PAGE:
Walking Simulators and the Importance of Narrative

In class on Thursday, one of the complaints that people had towards That Dragon, Cancer was that it wasn’t really a “game;” instead, it was more of an interactive narrative.  They went on to say that, since they were expecting a more gameplay-driven experience, the extreme focus on story and lack of choices that That Dragon, Cancer had left a disappointing taste in their mouths.  However, I would argue that lack of choice is incredibly important to the story.  Furthermore, I would argue that That Dragon, Cancer does count as a game, because the very act of playing serves a purpose and communicates core concepts to the player.

A scene where gameplay matters.  Source

A major theme of That Dragon, Cancer is the sense of helplessness that Ryan and Amy feel.  At a certain point, they realize that there’s not really anything they can do to save Joel’s life.  While faith (specifically Christian faith) gave the pair a way to cope, by the end of the game they realize that there is nothing they can do.  While it is subtle, much of the gameplay in the game leads you to have the exact same feeling.  The scene shown in the screenshot above is a good example of this.  In it, you play as Joel and eventually a man who died of cancer in the family’s church.  While there is a lot going on in this scene, one thing in particular stands out.  If you are good at fighting the dragon, Cancer, (see what he did there), then you will realize something interesting; no matter how long or how well you play the game, you will eventually succumb to the dragon because the dragon will never die, but stay at 1/2 heart until you eventually die.  What is interesting is that the game is not exactly hard; if you’re good at retro video games (which I am not) and figure out the pattern(which I did not), you can theoretically stay alive and continue fighting indefinitely.  However, if you want to continue the game, you have to give up.

There are many other places where you have to give up in order to continue.  Specific scenes where this is a theme are the Temple of God scene where you have to stop moving to continue and the scene where you play as Ryan and the only way to continue forward is by swimming deeper into the ocean.  These scenes serve to make an important point-moreover, they make you, the player, feel the point in a way you would not from simply hearing the characters describe it.  This is why I consider it, and many other “Walking Simulators” like it, games: because games aren’t just narratives that you affect, they are narratives that affect you in ways that a novel or movie does not have the ability to. Thanks for reading and I hope to hear from you guys in the comments!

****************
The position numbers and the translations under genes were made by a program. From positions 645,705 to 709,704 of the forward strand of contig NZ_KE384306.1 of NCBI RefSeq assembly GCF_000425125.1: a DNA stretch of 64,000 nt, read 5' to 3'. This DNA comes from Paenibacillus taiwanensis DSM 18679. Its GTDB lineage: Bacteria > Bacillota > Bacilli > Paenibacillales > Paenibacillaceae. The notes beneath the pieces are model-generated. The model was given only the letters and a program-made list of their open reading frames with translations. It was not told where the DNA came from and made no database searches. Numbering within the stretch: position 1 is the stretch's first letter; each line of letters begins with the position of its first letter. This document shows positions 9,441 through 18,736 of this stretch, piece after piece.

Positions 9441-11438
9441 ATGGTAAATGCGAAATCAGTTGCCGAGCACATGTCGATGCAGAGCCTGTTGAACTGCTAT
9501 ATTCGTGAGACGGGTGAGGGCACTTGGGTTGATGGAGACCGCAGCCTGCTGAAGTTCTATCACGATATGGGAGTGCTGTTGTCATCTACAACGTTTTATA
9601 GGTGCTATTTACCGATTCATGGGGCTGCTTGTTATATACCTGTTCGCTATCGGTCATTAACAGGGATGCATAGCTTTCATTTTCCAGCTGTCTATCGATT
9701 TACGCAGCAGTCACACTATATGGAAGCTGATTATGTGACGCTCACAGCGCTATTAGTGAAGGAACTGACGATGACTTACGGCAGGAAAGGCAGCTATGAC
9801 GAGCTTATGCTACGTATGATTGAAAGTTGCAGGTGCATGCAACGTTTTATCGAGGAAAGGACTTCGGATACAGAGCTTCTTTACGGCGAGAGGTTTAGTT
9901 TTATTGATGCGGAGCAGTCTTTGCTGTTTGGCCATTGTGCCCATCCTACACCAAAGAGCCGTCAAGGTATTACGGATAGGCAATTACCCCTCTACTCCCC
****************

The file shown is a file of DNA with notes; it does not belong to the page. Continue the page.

Digital Media: Real World Applications

Our class on digital media has covered many topics, a majority of which have been in relation to creative media. In my personal future of nursing, real world application in the workplace for digital media would be limited to simulated anatomy tech and record-keeping; I mean, pagers are still used in many hospitals, so digital media? relevant, but not exactly a major priority. 
So instead, I think I’ll focus on a possible thing that I’ve always wanted to do; novel writing.
I know, I know. What am I doing going into nursing if I love writing? Well, something has to pay the bills, right? So that’s that, I’m being practical.
Anyway, with everything that we’ve gone over in this class on digital media, I think it’s really vital for any potential writers to realize the power of the various social medias and forms of remediation that exist today. 
Obviously getting published is the first step. But after that? The possibilities for remediation and interaction with the digital world are endless.
Blogs, videos, all the social networking opportunities . . . it’s all out there, and available for authors to use. Some of them take advantage of it, as I know one of my favorite authors, Brandon Sanderson, keeps his own website updated with the percentages of progress on his books, but others remain hidden. Maybe it’s some misplaced ideas of professionalism, but I wish that authors would interact more with their readers.
What it comes down to is that the field of digital media is growing ever faster, and in many different fields, from the creative to the professional, exploring the different avenues available is key to success.